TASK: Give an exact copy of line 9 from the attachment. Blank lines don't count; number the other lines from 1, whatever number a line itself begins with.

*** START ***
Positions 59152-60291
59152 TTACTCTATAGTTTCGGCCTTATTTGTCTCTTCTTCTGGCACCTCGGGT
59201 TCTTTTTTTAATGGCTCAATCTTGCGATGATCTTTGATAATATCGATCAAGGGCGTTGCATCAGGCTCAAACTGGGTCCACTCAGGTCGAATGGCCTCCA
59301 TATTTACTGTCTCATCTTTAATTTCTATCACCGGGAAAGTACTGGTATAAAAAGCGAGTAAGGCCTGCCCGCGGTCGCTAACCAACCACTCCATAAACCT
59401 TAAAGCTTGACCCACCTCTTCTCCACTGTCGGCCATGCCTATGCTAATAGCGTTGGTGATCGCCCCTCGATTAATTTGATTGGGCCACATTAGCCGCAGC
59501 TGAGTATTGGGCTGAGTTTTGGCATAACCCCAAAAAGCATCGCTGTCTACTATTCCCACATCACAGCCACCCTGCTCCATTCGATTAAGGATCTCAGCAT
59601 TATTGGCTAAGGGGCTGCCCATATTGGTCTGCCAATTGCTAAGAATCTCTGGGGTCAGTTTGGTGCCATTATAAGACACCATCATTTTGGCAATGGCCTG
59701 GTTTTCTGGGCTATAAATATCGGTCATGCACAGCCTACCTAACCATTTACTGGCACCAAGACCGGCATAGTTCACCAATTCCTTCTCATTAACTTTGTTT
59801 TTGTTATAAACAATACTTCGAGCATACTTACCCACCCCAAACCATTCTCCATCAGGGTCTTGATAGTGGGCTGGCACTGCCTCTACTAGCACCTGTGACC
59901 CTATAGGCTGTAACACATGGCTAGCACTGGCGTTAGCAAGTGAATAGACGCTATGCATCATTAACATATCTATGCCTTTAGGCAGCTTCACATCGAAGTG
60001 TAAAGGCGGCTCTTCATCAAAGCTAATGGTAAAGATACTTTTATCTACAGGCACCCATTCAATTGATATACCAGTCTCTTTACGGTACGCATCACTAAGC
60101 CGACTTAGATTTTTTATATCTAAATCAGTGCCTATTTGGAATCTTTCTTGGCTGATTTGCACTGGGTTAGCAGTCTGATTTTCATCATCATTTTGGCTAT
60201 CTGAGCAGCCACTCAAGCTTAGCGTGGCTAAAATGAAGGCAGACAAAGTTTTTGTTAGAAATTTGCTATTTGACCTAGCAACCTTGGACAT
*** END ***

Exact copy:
59801 TTGTTATAAACAATACTTCGAGCATACTTACCCACCCCAAACCATTCTCCATCAGGGTCTTGATAGTGGGCTGGCACTGCCTCTACTAGCACCTGTGACC